"The university does its job academically. What's happening now is more guys are coming in and can see a hockey career out of playing there. (Current coach) Guy Gadowsky has instilled an attitude that is creating NHL kind of players."
-- Jeff Halpern
"The (ECAC) championship game when we beat Clarkson was the game I'll remember the most," said Halpern, recalling the win that sent the Tigers to their first NCAA Tournament appearance. "The best memory I'll take out of my four years."
A week later on March 27, 1998, the Tigers took on mighty Michigan, led by goalie Marty Turco
"Then Michigan," said Halpern. "I actually put the game-winning goal in our own net (in a 2-1 loss). It was a harmless play -- they were changing and there was a guy going down the wing. I just kind of threw it to the front of the net. When I went to skate with it to get it on my backhand, it hit my foot and rolled toward the net. Right before the goalie stopped it, it hopped over his stick and kept rolling into the net.
"Michigan went on to win (the national title) that year, but our team could have surprised a lot of teams. We threw everything we had at them in the third but came up short."
A few months later, before his senior season began, Halpern was invited to the Capitals' summer camp -- and again after he graduated.
"Still had (playing pro) in the back of my mind after what was talked about at the end of that summer," said Halpern, who left Princeton after scoring 50 goals and 97 points in 69 games in his final two seasons.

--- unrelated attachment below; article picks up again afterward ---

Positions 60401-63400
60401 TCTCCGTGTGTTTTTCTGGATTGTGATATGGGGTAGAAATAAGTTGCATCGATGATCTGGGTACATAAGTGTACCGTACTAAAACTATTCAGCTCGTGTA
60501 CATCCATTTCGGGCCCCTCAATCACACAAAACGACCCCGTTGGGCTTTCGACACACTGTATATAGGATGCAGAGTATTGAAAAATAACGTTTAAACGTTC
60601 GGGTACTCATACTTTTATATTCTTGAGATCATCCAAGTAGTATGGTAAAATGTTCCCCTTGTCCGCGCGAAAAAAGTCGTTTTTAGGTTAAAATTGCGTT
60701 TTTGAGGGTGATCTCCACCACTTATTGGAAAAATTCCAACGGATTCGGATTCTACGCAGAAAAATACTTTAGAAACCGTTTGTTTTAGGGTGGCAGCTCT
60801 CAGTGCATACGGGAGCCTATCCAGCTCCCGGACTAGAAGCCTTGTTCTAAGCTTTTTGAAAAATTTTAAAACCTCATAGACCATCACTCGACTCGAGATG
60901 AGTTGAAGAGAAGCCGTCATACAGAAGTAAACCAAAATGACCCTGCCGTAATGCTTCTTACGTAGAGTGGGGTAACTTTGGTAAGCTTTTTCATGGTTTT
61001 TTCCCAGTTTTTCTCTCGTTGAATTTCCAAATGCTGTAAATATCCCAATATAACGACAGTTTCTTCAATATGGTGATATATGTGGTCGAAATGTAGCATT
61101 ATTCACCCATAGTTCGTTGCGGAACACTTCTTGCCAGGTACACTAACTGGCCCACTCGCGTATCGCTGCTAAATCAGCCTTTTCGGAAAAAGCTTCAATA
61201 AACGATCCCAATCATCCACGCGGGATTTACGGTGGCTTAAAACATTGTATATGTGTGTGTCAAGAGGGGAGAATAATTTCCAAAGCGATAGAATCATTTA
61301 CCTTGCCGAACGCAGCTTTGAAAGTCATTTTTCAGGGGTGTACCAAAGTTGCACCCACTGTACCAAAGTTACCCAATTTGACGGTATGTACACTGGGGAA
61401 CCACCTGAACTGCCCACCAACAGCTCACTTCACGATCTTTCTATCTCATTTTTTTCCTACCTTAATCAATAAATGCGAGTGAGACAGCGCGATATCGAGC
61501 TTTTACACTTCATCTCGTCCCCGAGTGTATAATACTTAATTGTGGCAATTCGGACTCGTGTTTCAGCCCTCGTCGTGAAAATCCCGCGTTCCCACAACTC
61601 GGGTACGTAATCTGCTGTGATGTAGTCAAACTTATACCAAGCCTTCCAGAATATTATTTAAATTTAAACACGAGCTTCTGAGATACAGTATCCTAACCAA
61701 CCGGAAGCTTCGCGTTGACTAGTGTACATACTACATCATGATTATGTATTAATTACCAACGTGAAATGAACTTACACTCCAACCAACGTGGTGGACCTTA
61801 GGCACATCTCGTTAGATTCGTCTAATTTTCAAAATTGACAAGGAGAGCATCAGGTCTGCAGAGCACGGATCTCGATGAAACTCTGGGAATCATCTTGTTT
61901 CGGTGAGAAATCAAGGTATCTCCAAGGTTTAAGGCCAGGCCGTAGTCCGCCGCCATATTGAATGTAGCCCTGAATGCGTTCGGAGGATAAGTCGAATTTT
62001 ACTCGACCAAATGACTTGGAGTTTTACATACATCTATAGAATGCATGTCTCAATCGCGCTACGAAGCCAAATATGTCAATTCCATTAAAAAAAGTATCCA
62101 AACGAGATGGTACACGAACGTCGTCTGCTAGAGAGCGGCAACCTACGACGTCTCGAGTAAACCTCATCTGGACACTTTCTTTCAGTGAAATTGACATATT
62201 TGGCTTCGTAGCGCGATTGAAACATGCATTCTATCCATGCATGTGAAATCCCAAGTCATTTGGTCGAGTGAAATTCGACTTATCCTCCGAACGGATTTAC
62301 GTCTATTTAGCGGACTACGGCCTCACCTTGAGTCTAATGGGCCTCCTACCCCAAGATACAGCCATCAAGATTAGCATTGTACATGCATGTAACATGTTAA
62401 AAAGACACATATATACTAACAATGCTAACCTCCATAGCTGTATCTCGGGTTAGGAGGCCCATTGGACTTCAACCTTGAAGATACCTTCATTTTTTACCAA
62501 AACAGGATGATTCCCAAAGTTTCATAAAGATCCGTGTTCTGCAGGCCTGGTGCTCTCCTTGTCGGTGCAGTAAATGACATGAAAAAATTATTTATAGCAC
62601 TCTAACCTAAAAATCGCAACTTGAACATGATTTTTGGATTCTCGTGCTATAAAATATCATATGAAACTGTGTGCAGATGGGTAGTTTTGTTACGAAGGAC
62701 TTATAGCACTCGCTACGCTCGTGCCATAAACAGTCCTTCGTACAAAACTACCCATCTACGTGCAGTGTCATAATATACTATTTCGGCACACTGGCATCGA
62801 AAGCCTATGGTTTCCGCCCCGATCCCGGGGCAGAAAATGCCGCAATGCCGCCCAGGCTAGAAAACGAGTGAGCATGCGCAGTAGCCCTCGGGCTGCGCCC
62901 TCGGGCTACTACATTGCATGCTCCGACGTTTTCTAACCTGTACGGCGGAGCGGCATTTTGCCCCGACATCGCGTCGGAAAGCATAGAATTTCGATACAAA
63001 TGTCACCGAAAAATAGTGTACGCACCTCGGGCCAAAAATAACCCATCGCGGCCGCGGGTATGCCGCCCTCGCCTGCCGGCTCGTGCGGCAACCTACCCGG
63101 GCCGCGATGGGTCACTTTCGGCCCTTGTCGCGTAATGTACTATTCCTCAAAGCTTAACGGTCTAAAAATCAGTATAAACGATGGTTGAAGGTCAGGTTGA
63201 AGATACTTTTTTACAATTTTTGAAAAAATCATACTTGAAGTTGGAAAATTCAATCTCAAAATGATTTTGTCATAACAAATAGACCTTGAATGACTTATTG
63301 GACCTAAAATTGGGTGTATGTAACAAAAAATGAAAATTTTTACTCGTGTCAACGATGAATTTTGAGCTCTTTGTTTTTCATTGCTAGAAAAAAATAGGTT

"Washington was a place I wanted to play for a couple of reasons," said Halpern, who became the first D.C.-area native to play for the Caps. "One was it was a team I grew up liking; more importantly, they were going through a bit of a turnover and I thought I had a good opportunity to play there. They weren't going to re-sign Joe Juneau, Dale Hunter
retired after that year, they made a few trades. It was a place I could go to and play."
Play he did, with 18 goals and a plus-21 rating in 79 games in his rookie season.
Halpern played six seasons in Washington, then signed a four-year contract with the Dallas Stars
in the summer of 2006. He was traded to Tampa in the Brad Richards
deal during the 2007-08 season.
Halpern also captained the U.S. team at the 2008 World Championships. He's played in five World Championships and the 2005 World Cup.
Leadership and durability factor most in Halpern's professional run. Along with a steady dose of appreciation for where he is.
"I had two big injuries on each knee," he said about those suffered in 2002 and in the '08 World Championships. "Those were hiccups in this run. For me, the longevity is from working as hard as I can to stay a part of this.
"But I think the biggest thing is my approach that my job can be taken away at any moment, from Day 1. This game is so enjoyable. I always say the best thing about the NHL is you get to continue your youth. And get to do it for a living. I know the players who have moved on, they miss being in a room with the competitive atmosphere of the season."
What's in the crystal ball for the 33-year-old Halpern?
"I'll continue playing as long as I can," he said. "Right now I feel the best since my injuries. ... I'd love to coach and continue somewhere in the hockey world in some way."
Likely with a pioneering role of sorts.